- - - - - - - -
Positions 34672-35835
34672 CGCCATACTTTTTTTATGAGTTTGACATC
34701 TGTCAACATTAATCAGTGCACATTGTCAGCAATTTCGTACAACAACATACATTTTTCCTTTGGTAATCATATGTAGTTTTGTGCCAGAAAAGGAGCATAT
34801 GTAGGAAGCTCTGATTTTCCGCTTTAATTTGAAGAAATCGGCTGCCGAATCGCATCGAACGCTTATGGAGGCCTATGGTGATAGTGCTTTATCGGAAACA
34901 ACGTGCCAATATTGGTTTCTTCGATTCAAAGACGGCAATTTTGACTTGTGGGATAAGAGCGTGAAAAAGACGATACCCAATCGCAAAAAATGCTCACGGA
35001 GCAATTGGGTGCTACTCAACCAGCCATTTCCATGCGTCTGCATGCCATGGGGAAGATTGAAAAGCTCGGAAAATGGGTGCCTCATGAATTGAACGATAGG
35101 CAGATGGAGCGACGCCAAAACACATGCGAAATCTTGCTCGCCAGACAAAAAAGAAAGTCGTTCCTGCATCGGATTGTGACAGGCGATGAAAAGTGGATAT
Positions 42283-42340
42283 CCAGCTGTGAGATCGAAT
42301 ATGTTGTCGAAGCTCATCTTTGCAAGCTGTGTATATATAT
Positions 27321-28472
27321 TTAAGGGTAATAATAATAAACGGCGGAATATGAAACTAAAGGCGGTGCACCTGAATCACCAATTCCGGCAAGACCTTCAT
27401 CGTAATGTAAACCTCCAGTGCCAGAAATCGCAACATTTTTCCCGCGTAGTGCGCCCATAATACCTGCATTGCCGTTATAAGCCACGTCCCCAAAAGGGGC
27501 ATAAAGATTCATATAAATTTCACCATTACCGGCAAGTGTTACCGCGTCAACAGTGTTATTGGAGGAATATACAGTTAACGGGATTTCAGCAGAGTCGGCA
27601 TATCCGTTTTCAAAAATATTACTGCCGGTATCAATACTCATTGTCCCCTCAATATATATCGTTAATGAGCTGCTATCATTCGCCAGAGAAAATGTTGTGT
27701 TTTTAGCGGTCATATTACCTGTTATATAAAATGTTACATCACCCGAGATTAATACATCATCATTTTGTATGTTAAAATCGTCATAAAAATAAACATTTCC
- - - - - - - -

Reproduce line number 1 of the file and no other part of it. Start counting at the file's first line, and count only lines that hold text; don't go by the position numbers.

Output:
Positions 34672-35835